Profit Split Method

When both parties to a controlled transaction make a contribution of considerable intangible property, the Profit Split Method is often used. Profits will be split as in a joint venture. By establishing the division of profits that independent entities would have expected to recognize from participating in the transaction and/or aggregate transactions, the Profit Split Method aims to eradicate the effect on profits of special conditions made or imposed in a controlled transaction.

The Profit Split Method begins by determining the earnings from controlled transactions that should be split among the related firms. The earnings are then split among the related firms based on the relative worth of each enterprise’s contribution, which should represent the functions performed, risks taken, and assets employed by each enterprise in the controlled transactions.

If possible, external market information (for example, profit split percentages among entities having performed comparable functions) must be used to evaluate each entity’s contribution, so that the division of combined earnings between the associated enterprises is comparable to that between the independent entities that are performing functions comparable to the associated enterprises’ functions.

In cases involving highly interconnected transactions that cannot be analyzed separately, the Profit Split Method may be used. It means that the Profit Split Method can be used when the associated enterprises engage in a series of transactions that are so much interdependent that they cannot be evaluated separately using a traditional transaction method. In other words, the transactions are so interlinked that identifying comparable transactions is impossible. In this regard, the Profit Split Method is appropriate for complex industries such as global financial services. This method falls into the category of transactional profit transfer pricing methods.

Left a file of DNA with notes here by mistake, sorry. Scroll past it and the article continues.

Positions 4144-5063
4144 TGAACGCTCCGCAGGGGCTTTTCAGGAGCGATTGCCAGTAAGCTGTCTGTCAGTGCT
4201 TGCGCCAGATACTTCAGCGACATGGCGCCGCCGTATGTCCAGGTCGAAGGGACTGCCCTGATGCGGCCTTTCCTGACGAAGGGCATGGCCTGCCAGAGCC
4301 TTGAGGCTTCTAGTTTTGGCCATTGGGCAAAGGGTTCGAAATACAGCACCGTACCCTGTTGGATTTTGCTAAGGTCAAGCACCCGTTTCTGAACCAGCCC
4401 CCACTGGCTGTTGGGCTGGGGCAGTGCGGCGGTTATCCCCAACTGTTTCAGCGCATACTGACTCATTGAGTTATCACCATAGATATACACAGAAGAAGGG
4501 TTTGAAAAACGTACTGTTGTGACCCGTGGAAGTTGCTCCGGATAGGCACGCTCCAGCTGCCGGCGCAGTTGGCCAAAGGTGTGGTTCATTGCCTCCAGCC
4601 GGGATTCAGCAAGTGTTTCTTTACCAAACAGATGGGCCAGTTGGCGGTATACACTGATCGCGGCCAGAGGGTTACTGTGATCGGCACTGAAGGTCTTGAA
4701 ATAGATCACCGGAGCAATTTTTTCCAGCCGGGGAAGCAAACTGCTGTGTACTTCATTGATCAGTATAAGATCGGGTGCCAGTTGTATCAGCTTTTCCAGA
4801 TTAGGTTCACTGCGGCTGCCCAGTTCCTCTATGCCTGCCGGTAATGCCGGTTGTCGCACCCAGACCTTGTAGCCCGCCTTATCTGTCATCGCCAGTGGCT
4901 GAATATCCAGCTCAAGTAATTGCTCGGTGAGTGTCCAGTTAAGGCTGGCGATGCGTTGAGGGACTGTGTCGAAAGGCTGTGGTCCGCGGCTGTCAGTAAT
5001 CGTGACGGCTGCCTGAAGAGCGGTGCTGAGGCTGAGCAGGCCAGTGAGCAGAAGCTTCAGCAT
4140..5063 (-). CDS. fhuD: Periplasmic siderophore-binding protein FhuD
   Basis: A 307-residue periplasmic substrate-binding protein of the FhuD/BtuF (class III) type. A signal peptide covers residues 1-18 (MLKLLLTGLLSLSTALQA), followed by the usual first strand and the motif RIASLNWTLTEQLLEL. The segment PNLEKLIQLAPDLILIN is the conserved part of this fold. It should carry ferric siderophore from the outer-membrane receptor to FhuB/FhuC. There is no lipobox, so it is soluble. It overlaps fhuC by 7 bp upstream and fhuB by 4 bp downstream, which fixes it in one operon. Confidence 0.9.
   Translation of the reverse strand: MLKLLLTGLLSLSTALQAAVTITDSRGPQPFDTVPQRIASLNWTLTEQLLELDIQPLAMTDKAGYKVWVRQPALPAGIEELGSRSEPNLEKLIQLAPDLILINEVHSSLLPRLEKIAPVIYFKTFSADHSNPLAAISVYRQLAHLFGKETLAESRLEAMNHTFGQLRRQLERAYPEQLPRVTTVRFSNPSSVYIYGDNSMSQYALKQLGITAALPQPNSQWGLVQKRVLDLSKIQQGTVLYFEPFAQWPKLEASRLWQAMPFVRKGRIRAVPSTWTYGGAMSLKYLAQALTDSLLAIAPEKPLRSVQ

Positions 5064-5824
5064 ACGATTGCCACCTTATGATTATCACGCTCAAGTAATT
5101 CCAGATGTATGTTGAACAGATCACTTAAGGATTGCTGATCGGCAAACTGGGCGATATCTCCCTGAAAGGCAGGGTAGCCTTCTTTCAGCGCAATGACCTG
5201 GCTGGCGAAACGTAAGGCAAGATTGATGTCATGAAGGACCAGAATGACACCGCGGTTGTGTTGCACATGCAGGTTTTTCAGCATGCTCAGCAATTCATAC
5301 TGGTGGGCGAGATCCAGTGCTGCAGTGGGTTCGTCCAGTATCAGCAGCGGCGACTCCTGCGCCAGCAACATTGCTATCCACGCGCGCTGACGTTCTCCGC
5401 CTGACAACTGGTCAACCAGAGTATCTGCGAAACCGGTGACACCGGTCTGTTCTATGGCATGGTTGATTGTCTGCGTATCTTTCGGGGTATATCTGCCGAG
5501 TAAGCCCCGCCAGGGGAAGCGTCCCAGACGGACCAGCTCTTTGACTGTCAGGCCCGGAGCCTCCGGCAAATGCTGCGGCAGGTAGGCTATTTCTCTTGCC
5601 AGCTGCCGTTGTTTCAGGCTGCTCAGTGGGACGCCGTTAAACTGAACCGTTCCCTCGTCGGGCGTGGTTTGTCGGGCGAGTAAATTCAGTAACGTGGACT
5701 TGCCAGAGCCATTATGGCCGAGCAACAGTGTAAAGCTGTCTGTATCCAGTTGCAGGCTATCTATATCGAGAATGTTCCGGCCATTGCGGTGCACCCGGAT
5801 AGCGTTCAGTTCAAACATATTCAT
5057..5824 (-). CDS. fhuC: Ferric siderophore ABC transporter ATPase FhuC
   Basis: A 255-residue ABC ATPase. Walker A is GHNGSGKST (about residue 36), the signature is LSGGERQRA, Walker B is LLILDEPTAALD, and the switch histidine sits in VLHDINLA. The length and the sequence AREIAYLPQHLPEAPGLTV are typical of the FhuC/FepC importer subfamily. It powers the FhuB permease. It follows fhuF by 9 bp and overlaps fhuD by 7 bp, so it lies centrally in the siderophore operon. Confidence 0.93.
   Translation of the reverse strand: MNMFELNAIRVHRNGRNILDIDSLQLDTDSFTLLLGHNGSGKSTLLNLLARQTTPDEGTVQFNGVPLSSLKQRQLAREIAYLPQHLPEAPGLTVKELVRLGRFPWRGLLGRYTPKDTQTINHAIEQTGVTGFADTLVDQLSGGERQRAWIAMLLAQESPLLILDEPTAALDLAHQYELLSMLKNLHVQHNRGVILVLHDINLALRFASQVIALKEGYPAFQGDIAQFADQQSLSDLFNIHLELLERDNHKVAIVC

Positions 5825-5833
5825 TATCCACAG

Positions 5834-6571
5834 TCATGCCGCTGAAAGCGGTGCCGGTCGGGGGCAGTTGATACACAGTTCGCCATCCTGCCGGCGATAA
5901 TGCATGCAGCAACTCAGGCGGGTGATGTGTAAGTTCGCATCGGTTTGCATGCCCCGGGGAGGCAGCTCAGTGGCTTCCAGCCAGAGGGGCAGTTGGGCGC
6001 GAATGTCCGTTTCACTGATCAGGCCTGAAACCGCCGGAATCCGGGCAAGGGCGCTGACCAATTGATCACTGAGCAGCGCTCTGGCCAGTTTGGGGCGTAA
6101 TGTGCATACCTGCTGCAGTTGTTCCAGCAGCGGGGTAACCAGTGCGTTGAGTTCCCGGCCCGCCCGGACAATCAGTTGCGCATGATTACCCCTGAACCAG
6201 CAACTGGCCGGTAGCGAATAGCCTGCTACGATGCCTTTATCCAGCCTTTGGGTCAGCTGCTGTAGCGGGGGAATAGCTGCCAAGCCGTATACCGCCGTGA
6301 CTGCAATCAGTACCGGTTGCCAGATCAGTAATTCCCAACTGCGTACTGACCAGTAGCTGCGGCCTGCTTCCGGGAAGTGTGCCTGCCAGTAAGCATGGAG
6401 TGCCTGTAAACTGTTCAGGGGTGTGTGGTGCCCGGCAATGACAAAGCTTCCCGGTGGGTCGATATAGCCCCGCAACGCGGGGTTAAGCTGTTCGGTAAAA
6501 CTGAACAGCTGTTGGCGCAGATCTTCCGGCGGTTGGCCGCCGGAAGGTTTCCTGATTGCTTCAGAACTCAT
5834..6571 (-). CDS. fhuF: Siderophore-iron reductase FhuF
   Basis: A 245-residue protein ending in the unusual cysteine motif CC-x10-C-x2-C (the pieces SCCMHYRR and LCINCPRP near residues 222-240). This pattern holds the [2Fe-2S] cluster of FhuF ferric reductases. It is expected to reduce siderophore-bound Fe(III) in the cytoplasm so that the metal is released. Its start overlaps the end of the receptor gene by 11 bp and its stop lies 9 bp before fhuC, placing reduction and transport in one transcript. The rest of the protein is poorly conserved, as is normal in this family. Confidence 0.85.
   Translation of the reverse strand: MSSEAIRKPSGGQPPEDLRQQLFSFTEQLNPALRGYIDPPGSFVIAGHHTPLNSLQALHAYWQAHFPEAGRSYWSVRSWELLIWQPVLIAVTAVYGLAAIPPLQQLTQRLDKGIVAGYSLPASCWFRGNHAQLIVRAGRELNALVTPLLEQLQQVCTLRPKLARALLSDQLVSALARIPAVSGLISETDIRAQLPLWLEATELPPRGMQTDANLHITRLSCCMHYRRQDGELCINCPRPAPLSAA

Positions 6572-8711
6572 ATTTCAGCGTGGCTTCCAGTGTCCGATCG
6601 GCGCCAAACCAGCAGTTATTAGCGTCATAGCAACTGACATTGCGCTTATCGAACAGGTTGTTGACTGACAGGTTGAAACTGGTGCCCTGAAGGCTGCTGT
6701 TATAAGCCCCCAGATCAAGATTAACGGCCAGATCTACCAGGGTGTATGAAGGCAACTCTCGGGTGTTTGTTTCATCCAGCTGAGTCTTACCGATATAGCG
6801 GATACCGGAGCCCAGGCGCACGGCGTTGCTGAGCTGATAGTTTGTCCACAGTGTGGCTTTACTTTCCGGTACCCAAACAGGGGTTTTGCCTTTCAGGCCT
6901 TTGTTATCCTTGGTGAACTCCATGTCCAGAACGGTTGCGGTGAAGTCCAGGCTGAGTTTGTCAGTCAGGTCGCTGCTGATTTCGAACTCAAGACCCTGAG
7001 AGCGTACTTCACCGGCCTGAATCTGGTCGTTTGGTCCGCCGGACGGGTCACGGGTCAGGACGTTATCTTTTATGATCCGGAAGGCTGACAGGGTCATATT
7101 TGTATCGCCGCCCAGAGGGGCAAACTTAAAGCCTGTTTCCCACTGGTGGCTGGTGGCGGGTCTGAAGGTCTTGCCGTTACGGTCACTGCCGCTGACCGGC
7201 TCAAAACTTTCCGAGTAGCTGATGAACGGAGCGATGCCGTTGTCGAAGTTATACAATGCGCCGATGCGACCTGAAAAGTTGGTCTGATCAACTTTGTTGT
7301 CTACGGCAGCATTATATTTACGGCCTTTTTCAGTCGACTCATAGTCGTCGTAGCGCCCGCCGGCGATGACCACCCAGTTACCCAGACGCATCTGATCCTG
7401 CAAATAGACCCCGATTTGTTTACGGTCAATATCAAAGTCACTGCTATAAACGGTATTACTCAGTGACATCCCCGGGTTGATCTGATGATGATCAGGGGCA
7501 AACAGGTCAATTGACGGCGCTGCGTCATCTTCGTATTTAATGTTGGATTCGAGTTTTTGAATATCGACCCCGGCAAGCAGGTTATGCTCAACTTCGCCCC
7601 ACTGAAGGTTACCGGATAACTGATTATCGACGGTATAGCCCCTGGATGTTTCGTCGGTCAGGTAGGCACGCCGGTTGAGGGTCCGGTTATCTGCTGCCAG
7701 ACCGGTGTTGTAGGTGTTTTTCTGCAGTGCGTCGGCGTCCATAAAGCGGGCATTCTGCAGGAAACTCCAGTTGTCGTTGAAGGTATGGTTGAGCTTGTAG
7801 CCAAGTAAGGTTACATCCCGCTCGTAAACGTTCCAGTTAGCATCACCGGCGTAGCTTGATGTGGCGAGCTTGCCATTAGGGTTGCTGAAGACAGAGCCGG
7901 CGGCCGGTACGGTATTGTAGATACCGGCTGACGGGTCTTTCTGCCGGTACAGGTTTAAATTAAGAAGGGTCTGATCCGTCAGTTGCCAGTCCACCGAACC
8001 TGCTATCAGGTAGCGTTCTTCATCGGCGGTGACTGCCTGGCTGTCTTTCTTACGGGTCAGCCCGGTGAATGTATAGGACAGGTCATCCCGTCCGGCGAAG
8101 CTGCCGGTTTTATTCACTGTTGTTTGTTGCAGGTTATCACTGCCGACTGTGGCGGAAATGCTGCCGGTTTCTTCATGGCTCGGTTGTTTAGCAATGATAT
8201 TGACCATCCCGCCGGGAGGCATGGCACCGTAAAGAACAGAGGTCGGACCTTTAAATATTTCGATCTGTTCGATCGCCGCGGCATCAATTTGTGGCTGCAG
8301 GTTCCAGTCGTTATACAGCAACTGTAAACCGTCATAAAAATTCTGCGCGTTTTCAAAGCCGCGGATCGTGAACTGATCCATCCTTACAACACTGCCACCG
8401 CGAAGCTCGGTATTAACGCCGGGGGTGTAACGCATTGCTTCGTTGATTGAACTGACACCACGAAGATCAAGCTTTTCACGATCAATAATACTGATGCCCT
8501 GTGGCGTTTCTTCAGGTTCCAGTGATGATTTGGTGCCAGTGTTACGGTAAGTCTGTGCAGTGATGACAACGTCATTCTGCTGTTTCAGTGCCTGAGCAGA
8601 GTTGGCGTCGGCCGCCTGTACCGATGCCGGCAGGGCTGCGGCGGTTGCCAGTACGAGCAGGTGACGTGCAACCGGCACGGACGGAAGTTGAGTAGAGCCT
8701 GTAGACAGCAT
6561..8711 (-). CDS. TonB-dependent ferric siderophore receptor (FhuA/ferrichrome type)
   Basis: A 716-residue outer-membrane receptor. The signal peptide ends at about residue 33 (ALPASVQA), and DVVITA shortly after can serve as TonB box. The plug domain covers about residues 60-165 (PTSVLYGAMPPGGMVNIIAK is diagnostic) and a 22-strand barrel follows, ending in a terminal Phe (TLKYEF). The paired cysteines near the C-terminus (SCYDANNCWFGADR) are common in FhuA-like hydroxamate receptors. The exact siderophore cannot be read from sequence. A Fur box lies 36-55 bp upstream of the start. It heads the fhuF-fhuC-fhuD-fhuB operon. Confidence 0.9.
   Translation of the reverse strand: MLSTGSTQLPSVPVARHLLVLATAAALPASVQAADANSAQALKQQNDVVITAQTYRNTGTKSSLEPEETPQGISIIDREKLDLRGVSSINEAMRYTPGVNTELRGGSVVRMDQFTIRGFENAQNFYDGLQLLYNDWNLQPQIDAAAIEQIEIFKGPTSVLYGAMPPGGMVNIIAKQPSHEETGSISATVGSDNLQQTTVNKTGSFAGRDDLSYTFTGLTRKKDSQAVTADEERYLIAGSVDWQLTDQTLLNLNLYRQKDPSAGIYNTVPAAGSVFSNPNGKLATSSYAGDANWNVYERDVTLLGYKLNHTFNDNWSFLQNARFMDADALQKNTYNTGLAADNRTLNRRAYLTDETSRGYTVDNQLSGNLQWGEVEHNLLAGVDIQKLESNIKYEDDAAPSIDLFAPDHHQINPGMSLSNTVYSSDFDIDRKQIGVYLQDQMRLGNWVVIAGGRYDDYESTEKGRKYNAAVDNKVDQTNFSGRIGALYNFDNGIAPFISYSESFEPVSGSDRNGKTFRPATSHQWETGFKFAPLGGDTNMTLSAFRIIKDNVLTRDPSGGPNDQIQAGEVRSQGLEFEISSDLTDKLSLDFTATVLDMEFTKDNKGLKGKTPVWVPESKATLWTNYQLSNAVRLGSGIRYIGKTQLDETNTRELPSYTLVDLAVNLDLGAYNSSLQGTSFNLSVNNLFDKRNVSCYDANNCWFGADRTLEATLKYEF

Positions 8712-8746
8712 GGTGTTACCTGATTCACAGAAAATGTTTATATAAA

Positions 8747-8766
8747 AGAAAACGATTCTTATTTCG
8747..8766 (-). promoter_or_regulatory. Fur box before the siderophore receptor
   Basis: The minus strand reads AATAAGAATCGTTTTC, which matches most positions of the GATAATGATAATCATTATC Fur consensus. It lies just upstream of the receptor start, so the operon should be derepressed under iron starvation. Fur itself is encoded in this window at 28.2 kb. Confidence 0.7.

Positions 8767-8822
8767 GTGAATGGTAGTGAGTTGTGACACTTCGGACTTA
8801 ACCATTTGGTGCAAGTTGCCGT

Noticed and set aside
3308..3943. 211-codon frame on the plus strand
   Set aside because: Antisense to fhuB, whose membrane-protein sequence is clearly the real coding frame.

When it comes to profit splitting, there are two primary options. These are the following:

  • Contribution analysis: The profits are split according to the proportionate value of the functions performed by each of the associated businesses inside the controlled transaction (after considering the assets used and risks assumed).
  • Residual analysis: The total profits are split into two halves. To begin, each entity gets compensated at arm’s length for the functions and contributions it makes to the controlled transaction. Second, any profit or loss that remains after the first step is distributed based on an appraisal of the transaction’s facts and circumstances.

Conclusion

These are the five transfer pricing methods or mechanisms that the OECD recommends. The decision that an organization chooses is determined by the situation at hand. It should consider the amount of relevant comparable companies’ data available, the level of comparability of the uncontrolled and controlled transactions in consideration, and whether a method is appropriate enough for the nature of the transaction in question (may be determined through a functional analysis). When determining the arm’s length price for a transaction, the OECD maintains that it is not required to utilize more than one transfer pricing method.

Read our Article: Transfer Pricing and Its Implication

Ruchi Gandhi

A CA together with MBA (Fin) and M Com, she relishes taking interest in insightful writing in the domain of taxation and finance. She has gained experience as a full-time author and has also served an accounting role in industry.